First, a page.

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Working Paper

Job-to-Job Flows and the Consequences of Job Separations

A substantial empirical literature documents large and persistent average earnings losses following job displacement. Our paper extends the literature on displaced workers by providing a comprehensive picture of earnings and employment outcomes for all workers who separate. We show that for workers not recalled to their previous employer, earnings losses follow separations in general, as opposed to displacements in particular. The key predictor of earnings losses is not displacement but the length of the nonemployment spell following job separation. Moreover, displaced workers are no more likely to experience a substantial spell of nonemployment than are other non-recalled separators. Our results suggest that future research on the consequences of job loss should work to disentangle the strong association between nonemployment and earnings losses, as opposed to focusing specifically on displaced workers.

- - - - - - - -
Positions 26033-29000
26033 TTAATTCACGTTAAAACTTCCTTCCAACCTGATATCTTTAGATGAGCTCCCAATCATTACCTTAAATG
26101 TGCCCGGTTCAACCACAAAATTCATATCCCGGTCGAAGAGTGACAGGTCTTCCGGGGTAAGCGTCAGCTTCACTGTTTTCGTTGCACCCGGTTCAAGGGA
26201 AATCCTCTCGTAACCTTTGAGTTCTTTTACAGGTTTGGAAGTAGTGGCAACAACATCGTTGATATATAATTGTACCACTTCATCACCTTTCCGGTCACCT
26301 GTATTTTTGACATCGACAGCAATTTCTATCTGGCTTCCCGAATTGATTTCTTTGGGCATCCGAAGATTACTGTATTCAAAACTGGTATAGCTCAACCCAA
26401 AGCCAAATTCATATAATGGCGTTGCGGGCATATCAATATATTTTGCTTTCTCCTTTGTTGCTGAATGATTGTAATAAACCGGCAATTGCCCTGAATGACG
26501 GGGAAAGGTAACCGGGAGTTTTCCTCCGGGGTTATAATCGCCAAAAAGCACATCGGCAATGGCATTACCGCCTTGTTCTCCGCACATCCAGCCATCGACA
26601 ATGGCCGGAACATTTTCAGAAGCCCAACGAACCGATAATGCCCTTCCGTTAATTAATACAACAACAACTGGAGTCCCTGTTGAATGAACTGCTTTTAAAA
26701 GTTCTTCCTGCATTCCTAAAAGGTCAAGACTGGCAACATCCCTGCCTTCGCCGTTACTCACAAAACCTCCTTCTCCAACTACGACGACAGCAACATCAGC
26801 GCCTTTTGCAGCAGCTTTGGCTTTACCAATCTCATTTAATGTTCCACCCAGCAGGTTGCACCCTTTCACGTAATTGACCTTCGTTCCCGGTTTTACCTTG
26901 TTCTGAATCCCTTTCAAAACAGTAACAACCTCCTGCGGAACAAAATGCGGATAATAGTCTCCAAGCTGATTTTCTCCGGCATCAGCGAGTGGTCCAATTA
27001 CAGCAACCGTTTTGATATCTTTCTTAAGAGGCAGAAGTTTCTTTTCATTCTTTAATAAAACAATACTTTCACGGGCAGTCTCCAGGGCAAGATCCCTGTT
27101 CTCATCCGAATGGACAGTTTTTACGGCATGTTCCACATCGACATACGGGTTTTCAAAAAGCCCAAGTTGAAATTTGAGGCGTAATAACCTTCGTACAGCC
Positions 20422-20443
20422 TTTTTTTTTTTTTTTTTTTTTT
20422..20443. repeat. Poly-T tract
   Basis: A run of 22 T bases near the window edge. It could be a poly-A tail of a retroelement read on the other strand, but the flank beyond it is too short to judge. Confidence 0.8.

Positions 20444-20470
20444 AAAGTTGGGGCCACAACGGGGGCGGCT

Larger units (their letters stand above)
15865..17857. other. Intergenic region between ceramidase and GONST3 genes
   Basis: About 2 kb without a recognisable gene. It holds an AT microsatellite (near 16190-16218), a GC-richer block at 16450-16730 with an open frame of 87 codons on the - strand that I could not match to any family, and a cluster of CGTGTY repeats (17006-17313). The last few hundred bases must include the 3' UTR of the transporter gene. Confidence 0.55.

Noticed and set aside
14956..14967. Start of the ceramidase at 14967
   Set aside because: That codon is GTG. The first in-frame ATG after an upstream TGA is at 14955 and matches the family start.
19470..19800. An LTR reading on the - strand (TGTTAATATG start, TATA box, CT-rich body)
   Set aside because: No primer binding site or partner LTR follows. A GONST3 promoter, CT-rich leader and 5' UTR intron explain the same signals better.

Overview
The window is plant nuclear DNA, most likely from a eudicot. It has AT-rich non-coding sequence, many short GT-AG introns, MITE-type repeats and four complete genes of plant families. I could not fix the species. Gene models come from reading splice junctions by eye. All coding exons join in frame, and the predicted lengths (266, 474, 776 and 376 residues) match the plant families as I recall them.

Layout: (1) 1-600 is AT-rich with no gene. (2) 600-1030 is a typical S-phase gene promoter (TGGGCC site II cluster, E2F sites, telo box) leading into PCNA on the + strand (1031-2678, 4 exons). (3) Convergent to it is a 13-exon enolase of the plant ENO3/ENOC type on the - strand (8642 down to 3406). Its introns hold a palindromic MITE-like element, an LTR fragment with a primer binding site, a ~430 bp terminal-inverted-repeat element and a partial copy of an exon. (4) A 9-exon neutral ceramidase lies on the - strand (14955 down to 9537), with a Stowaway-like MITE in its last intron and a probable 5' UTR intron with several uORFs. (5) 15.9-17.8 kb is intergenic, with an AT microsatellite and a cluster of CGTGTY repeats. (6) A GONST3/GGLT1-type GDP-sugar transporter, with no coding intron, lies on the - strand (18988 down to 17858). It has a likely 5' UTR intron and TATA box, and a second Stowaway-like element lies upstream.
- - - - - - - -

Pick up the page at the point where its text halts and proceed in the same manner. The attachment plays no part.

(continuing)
Suggested Citation

Fallick, Bruce, John Haltiwanger, Erika McEntarfer, and Matthew Staiger. 2019. “Job-to-Job Flows and the Consequences of Job Separations.” Federal Reserve Bank of Cleveland, Working Paper No. 19-27.